By Brian Wallace Baker

October 28, 2019


Cars rush up behind me, pass three feet away, the air thrumming between us as I walk parallel to four lanes of traffic. I have questions: What would cold steel feel like on the back of my skull? How many bones would shatter? Where would I land?

Years ago, in another state, I watched a car fail to turn with the road. It mounted the sidewalk, spiraled into the air, and, after rolling once or twice, came to rest in a vacant lot. Dust swirled and settled like memory.

Now, the sidewalk under my feet is oil-stained and pebbled with glass. Framed by lacerations of naked mud, curved chunks of window stare up from the grass, their lashes of cheap tint fluttering in the wind. Up ahead lies a long plastic grill, clean and sound, as if the wayward vehicle careened into oblivion, leaving only its black smile. How long has it been grinning there? A day? A week? That day or that week is all that keeps my bones intact, my blood slipping safely down its freeways.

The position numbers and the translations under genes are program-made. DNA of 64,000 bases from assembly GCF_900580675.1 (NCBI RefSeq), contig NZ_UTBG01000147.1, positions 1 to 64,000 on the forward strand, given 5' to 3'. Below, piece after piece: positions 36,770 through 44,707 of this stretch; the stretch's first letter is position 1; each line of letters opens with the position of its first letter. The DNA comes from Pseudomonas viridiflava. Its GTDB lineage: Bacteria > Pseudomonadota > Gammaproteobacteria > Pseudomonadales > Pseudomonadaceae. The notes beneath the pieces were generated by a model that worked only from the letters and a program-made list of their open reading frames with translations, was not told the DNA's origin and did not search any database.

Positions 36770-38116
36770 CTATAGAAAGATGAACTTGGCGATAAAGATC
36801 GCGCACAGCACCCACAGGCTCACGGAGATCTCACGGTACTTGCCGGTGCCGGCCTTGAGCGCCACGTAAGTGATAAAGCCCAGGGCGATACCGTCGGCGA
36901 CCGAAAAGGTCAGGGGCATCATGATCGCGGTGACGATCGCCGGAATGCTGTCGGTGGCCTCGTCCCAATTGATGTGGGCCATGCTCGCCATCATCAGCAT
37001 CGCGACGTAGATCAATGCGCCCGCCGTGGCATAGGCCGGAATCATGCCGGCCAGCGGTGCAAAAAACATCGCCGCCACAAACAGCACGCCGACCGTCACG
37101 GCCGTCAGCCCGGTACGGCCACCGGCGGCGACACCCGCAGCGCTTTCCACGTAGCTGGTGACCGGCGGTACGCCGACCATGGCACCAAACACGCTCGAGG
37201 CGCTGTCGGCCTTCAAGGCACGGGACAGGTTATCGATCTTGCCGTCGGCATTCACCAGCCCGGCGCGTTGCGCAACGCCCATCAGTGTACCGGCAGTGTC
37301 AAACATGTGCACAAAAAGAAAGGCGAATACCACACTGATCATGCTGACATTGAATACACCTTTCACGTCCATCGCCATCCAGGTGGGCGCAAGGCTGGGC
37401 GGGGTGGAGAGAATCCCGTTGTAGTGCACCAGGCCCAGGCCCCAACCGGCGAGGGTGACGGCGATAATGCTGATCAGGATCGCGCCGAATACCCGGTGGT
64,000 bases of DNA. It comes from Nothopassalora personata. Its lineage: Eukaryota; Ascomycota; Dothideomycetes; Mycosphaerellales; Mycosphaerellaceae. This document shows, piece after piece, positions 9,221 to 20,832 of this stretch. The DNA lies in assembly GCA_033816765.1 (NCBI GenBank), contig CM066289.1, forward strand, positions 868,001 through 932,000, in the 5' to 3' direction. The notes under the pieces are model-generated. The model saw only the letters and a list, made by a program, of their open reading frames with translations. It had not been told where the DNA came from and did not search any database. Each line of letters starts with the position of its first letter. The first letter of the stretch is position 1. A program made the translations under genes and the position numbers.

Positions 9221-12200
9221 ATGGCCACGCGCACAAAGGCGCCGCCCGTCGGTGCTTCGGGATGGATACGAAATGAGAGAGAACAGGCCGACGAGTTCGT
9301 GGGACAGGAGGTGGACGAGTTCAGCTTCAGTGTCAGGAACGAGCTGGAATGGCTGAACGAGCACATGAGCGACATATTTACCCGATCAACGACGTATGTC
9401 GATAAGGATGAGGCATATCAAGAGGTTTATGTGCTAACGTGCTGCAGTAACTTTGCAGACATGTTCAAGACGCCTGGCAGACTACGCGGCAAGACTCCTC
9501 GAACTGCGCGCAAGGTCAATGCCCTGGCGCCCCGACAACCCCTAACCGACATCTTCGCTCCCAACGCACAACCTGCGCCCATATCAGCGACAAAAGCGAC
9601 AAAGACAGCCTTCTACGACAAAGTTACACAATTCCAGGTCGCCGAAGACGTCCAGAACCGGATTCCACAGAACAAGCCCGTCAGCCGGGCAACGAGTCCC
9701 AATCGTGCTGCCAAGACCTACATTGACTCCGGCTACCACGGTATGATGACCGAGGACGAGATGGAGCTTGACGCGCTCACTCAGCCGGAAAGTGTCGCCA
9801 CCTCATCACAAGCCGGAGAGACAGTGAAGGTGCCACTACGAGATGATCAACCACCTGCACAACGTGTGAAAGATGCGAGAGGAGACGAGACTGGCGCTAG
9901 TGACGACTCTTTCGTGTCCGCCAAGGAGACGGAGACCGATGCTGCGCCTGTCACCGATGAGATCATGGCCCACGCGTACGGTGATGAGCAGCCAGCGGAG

I cross at the intersection, walk back up the road a few paces, wait at the curbside bus stop. A gleaming black pickup accelerates, hurtles past me. Its machine gun snarl slaps my skin, stings my eardrums. I don’t know if it’s the pavement or the air between us that quakes, leaving my heart sloshing loose in my chest.


Brian Wallace Baker is a Utah-born writer whose work has been published by Atticus Review, Colorado Review, Crown of the Continent and Greater Yellowstone Magazine, and others. He is studying creative nonfiction in the MFA program at Western Kentucky University.

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